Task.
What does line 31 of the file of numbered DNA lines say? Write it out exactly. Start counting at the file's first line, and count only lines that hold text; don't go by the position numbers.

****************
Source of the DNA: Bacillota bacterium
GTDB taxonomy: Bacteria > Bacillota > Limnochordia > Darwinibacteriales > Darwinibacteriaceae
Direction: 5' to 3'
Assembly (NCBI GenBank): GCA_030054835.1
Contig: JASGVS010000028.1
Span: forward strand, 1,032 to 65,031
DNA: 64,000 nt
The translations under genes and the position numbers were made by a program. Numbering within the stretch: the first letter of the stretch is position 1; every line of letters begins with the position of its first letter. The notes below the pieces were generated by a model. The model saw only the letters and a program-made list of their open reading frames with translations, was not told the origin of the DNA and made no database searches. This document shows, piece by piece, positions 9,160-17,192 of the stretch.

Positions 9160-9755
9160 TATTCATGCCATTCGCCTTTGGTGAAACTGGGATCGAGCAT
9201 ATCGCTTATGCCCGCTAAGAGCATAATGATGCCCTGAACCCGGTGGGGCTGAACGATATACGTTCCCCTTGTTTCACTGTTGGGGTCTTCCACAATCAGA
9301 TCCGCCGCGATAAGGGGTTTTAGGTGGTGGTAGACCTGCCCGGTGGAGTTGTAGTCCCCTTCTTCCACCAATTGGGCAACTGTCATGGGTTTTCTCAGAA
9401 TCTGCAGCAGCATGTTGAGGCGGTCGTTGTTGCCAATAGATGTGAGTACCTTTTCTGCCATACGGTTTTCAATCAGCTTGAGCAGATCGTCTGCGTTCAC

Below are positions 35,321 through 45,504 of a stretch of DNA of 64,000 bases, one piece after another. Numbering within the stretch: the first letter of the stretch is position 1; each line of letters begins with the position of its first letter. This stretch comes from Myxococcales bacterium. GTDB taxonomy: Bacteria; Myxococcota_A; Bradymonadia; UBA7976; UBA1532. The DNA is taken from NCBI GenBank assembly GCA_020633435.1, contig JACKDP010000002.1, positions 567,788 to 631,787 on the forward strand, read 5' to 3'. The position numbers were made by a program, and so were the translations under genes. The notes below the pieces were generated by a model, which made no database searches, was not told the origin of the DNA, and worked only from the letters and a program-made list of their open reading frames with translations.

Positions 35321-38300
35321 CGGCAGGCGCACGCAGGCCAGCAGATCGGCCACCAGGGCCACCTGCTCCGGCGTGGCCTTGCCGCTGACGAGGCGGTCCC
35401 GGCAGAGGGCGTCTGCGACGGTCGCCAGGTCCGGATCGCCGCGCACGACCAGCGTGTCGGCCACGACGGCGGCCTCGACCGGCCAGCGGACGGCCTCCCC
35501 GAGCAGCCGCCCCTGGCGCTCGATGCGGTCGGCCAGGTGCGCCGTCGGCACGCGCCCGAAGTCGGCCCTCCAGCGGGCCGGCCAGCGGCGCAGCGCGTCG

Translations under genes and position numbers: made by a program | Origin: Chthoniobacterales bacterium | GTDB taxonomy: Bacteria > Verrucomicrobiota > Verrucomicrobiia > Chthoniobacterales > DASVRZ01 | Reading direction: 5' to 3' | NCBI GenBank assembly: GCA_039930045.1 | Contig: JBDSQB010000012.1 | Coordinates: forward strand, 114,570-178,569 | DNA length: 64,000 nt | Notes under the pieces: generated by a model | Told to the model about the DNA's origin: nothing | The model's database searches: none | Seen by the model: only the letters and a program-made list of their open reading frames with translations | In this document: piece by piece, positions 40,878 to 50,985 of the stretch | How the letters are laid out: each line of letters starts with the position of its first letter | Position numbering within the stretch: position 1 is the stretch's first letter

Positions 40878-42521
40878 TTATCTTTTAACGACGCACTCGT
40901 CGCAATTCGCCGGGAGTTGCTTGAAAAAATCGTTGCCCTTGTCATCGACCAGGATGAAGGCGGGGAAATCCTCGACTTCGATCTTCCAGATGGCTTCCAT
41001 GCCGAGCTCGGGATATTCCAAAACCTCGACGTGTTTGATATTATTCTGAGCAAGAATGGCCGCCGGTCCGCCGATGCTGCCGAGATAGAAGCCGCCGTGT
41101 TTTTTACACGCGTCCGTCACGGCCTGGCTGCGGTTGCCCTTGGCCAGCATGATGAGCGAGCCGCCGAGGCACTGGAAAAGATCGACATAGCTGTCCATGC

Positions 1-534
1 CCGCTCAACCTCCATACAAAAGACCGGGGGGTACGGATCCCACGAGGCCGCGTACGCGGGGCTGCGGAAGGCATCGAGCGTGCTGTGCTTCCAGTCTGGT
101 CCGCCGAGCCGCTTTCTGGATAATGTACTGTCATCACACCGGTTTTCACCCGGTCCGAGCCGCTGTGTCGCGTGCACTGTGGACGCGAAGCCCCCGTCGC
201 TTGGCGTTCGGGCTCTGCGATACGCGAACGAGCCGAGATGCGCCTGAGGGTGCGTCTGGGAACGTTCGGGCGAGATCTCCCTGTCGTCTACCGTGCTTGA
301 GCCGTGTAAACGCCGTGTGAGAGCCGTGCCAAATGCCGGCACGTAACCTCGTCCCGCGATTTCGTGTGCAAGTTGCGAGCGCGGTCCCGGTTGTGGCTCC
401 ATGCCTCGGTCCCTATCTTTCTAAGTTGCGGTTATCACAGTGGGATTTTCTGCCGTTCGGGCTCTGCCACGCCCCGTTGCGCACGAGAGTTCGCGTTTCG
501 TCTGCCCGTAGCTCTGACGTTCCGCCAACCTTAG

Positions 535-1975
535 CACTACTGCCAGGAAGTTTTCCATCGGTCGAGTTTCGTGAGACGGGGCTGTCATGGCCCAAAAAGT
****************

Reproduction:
501 TCTGCCCGTAGCTCTGACGTTCCGCCAACCTTAG